Since becoming a professional economist, I have focused on understanding social problems and developing productive ways to attack them. My involvement has stretched from my dissertation on youth unemployment, to public policy work on income support and youth employment programs, to analyses of unwed fathers, to promotion of homeownership vouchers, and to proposals to expand youth and adult apprenticeship. Urban has been a wonderful environment to collaborate on research and evaluations, to publish policy-relevant research, and to disseminate the findings to the research community, congressional and administrative staff, and the general public.
Robert Lerman is an Institute fellow in the Center on Labor, Human Services, and Population at the Urban Institute, a professor emeritus of economics at American University, chair of Apprenticeships for America, and a research fellow at IZA in Bonn, Germany. A leading expert on apprenticeship, he recently established the American Institute for Innovative Apprenticeship. His current research focus is on skills, employer training, apprenticeship programs in the United States and abroad, and housing policies.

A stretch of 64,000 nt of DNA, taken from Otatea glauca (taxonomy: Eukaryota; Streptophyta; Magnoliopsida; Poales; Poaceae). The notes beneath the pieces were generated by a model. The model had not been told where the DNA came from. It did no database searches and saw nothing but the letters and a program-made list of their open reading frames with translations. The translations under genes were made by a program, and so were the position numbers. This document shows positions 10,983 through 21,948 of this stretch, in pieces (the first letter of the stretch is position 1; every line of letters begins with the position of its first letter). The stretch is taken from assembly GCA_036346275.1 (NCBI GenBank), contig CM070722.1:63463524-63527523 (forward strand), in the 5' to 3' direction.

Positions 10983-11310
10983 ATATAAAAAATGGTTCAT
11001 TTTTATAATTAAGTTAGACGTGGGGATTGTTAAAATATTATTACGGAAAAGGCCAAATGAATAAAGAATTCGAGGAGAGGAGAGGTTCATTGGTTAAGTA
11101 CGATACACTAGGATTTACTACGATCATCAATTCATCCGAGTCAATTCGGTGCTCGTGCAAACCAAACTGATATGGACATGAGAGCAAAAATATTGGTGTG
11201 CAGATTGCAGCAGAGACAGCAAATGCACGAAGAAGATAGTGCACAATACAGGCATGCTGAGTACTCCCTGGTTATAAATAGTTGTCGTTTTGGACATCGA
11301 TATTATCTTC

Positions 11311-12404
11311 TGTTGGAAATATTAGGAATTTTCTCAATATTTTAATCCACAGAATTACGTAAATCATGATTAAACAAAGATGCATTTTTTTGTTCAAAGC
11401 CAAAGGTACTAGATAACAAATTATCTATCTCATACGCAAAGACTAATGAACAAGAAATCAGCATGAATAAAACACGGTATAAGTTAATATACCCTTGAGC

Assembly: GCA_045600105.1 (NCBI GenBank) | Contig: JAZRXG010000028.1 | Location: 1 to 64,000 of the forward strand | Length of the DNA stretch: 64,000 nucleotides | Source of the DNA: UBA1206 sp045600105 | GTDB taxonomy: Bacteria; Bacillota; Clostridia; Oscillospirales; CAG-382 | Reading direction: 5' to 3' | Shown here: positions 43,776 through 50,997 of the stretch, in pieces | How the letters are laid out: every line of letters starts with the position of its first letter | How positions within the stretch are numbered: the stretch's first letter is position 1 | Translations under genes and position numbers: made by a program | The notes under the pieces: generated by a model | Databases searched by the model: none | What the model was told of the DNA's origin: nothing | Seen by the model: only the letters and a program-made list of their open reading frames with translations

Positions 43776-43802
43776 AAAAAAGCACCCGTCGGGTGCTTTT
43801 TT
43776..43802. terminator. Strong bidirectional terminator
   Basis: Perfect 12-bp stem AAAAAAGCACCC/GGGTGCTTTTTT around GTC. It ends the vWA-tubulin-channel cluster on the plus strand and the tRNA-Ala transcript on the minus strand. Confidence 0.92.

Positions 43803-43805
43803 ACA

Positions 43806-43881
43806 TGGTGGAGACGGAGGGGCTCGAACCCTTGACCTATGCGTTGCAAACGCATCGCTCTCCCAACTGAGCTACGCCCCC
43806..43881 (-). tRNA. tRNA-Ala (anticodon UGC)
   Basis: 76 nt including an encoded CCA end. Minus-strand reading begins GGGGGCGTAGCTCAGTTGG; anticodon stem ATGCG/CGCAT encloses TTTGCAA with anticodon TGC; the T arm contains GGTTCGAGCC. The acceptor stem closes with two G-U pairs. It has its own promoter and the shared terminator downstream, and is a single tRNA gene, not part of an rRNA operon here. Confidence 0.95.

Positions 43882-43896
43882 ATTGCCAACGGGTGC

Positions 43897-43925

Lerman’s published research covers employment issues, earnings and income inequality, family structure, income support, and youth development, especially as they affect low-income populations. In the 1970s, he worked as staff economist for both the Congressional Joint Economic Committee and the US Department of Labor. He was one of the first scholars to examine the patterns and economic determinants of unwed fatherhood and to propose a youth apprenticeship strategy in the United States.
He served on the National Academy of Sciences panel on the US postsecondary education and training system and on the Maryland Task Force on Economic Development and Apprenticeship. Lerman has testified before congressional committees on youth apprenticeship, child support policies, and the information technology labor market.
Lerman earned his AB at Brandeis University and his PhD in economics at the Massachusetts Institute of Technology.
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